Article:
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Radiation Stabilization Solutions LLC v. Varian Medical Systems

December 4, 2012


The opinion of the court was delivered by: Judge Virginia M. Kendall


Radiation Stabilization Solutions ("RSS") sued Defendants Varian Medical Systems, Inc. ("Varian"), Loyola University Medical Center ("Loyola"), Cancer Treatment Centers of America ("CTCA"), Midwestern Regional Medical Center, Inc. ("MRMC"), and Uropartners LLC ("Uropartners," and, together with Loyola, CTCA, and MRMC, the "Healthcare Defendants") for infringement of U.S. Patent No. 6,118,848 (the "'848 Patent"). The Court granted Defendants' initial motion to dismiss with leave to amend the complaint. Defendants now move to dismiss the amended claims of induced infringement against the Healthcare Defendants. For the reasons stated herein, Defendants' Motion to Dismiss is denied.


For purposes of this motion to dismiss, the Court accepts the following well pleaded allegations as true. Tamayo v. Blagojevich, 526 F.3d 1074, 1081 (7th Cir. 2008). RSS is the exclusive licensee of the '848 Patent titled "System to Stabilize an Irradiated Internal Target." (Cmplt. ¶ 10). Defendant Varian makes and sells the Novalis system, the Trilogy system, and the Clinac iX system - three devices allegedly infringing the '848 Patent - to the Healthcare Defendants. (Cmplt. ¶ 11). Varian also provides training and maintenance for the allegedly infringing devices for the Healthcare Defendants. (Cmplt. ¶11). The Healthcare Defendants are each health care facilities operating in the Chicago area and each use the devices at their facilities.

RSS alleges direct and indirect infringement of the '848 Patent by both Varian and the Healthcare Defendants. RSS alleges that each of the Healthcare Defendants indirectly infringes the '848 Patent by knowingly inducing operators of one or more of the devices, including radiation specialists and radiation oncologists, to use the infringing devices onsite. (Cmplt. ¶¶ 13, 15, 17, 19). As evidence for these allegations, RSS points to advertisements by the Healthcare Defendants touting the use of one or more of the devices, as well as the use of Image Guided Radiation Therapy ("IGRT"), as part of treatments offered at the Healthcare Defendants' facilities. For example, CTCA's website advertises that "radiation oncologists use [Varian's Trilogy system] to monitor tumor motion while precisely focusing radiation on the tumor. . ." (Cmplt. ¶ 15).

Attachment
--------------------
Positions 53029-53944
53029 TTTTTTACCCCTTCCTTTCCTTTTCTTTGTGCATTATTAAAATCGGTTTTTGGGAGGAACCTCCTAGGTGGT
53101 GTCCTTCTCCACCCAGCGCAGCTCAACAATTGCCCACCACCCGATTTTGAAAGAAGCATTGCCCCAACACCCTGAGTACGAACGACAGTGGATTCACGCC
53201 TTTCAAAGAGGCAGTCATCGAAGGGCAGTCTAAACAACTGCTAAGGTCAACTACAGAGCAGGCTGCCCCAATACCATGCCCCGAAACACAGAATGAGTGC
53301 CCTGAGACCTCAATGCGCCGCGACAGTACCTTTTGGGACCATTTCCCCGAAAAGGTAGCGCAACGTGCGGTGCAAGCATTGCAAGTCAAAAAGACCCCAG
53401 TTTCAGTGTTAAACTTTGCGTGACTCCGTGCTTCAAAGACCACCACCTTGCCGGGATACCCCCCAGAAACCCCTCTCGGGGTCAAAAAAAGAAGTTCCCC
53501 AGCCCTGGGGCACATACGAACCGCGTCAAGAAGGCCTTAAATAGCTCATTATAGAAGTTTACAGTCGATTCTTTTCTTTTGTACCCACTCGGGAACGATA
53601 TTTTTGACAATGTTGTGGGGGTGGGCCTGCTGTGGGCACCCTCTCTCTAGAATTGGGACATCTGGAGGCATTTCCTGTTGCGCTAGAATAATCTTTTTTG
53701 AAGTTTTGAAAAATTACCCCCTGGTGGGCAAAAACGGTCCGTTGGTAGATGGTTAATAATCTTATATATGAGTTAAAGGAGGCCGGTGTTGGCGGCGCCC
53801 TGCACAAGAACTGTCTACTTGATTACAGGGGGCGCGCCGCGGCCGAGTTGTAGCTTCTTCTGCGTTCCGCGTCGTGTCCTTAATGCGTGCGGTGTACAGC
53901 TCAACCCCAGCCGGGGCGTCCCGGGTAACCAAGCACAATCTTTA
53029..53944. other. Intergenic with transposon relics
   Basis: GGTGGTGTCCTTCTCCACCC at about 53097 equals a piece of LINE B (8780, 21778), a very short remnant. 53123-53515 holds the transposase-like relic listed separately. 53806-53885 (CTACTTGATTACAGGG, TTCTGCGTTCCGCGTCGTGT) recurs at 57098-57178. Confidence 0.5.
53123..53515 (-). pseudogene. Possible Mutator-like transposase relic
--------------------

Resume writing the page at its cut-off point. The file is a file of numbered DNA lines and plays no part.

A Rule 12(b)(6) motion to dismiss for failure to state a claim "is a purely procedural question not pertaining to patent law," so the Court applies Seventh Circuit precedent notwithstanding the patent-based nature of this suit. See In re Bill of Landing Transmission and Processing Sys. Patent Lit., 681 F.3d 1323, 1331 (Fed. Cir. 2012) (citing McZeal v. Sprint Nextel Corp., 501 F.3d 1354, 1356 (Fed. Cir. 2007)). To state a claim upon which relief can be granted, a complaint must contain a "short and plain statement of the claim showing that the pleader is entitled to relief." Fed. R. Civ. P. 8(a)(2). The standard of pleading required by Rule 8 does not rise to "detailed factual allegations" but must be more than "an unadorned, the defendant-unlawfully-harmed-me accusation." Bell Atlantic Corp. v. Twombly, 550 U.S. 544, 555 (2007). To survive a motion to dismiss, a complaint must be "plausible on its face." Ashcroft v. Iqbal, 556 U.S. 662, 678 (2009) (quoting Twombly, 550 U.S. at 570); see also Swanson v. Citibank, N.A., 614 F.3d 400, 404 (7th Cir. 2010). A claim is facially plausible "when the plaintiff pleads factual content that allows the court to draw the reasonable inference that the defendant is liable for the misconduct alleged." Iqbal, 556 U.S. at 678. Determining whether a complaint states a plausible claim for relief requires "the reviewing court to draw on its judicial experience and common sense." Id. at 679. In short, under Iqbal, "the plaintiff must give enough details about the subject-matter of the case to present a story that holds together.the court will ask itself could these things have happened, not did they happen." Swanson, 614 F.3d at 404. If the allegations are insufficient to state a plausible claim for relief, the Court may dismiss the complaint. Twombly, 550 U.S. at 555-557.